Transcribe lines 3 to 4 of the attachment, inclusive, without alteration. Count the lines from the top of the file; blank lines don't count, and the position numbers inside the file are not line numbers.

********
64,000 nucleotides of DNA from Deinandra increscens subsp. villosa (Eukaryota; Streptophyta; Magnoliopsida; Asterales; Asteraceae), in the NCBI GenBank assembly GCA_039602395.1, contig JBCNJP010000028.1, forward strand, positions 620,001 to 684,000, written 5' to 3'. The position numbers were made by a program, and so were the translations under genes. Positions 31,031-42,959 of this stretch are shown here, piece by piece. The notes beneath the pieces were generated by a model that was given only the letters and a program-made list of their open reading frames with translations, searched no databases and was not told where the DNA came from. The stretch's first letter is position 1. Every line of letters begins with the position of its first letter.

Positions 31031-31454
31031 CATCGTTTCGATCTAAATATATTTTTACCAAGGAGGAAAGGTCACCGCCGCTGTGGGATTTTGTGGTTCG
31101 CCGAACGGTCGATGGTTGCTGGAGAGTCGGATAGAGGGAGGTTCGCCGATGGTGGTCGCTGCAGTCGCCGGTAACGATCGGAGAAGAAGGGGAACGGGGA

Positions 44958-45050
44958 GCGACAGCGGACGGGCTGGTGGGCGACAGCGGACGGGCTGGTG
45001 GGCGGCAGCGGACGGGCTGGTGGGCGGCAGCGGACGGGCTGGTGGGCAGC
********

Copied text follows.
31031 CATCGTTTCGATCTAAATATATTTTTACCAAGGAGGAAAGGTCACCGCCGCTGTGGGATTTTGTGGTTCG
31101 CCGAACGGTCGATGGTTGCTGGAGAGTCGGATAGAGGGAGGTTCGCCGATGGTGGTCGCTGCAGTCGCCGGTAACGATCGGAGAAGAAGGGGAACGGGGA